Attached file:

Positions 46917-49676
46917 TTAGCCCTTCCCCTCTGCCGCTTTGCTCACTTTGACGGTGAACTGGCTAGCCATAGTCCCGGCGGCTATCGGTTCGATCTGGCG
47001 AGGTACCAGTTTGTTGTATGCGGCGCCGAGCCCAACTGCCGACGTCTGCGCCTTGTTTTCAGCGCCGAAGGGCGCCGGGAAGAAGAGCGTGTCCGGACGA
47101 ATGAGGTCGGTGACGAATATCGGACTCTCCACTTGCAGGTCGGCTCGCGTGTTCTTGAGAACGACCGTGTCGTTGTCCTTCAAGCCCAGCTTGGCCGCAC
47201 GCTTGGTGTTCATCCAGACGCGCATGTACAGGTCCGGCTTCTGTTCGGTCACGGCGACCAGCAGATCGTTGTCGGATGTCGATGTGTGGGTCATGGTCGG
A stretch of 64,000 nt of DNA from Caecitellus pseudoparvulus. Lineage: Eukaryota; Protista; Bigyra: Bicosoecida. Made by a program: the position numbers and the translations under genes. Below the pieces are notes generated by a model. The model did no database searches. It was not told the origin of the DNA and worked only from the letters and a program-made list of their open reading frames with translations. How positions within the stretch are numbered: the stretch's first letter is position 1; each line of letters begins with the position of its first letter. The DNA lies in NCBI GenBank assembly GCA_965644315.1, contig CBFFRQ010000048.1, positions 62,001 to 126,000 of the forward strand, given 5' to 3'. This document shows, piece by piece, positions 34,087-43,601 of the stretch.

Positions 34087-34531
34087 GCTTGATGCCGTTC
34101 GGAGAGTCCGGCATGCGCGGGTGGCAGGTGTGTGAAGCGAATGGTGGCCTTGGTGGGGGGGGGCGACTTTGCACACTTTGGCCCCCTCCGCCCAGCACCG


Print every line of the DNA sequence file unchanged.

Positions 46917-49676
46917 TTAGCCCTTCCCCTCTGCCGCTTTGCTCACTTTGACGGTGAACTGGCTAGCCATAGTCCCGGCGGCTATCGGTTCGATCTGGCG
47001 AGGTACCAGTTTGTTGTATGCGGCGCCGAGCCCAACTGCCGACGTCTGCGCCTTGTTTTCAGCGCCGAAGGGCGCCGGGAAGAAGAGCGTGTCCGGACGA
47101 ATGAGGTCGGTGACGAATATCGGACTCTCCACTTGCAGGTCGGCTCGCGTGTTCTTGAGAACGACCGTGTCGTTGTCCTTCAAGCCCAGCTTGGCCGCAC
47201 GCTTGGTGTTCATCCAGACGCGCATGTACAGGTCCGGCTTCTGTTCGGTCACGGCGACCAGCAGATCGTTGTCGGATGTCGATGTGTGGGTCATGGTCGG
A stretch of 64,000 nt of DNA from Caecitellus pseudoparvulus. Lineage: Eukaryota; Protista; Bigyra: Bicosoecida. Made by a program: the position numbers and the translations under genes. Below the pieces are notes generated by a model. The model did no database searches. It was not told the origin of the DNA and worked only from the letters and a program-made list of their open reading frames with translations. How positions within the stretch are numbered: the stretch's first letter is position 1; each line of letters begins with the position of its first letter. The DNA lies in NCBI GenBank assembly GCA_965644315.1, contig CBFFRQ010000048.1, positions 62,001 to 126,000 of the forward strand, given 5' to 3'. This document shows, piece by piece, positions 34,087-43,601 of the stretch.

Positions 34087-34531
34087 GCTTGATGCCGTTC
34101 GGAGAGTCCGGCATGCGCGGGTGGCAGGTGTGTGAAGCGAATGGTGGCCTTGGTGGGGGGGGGCGACTTTGCACACTTTGGCCCCCTCCGCCCAGCACCG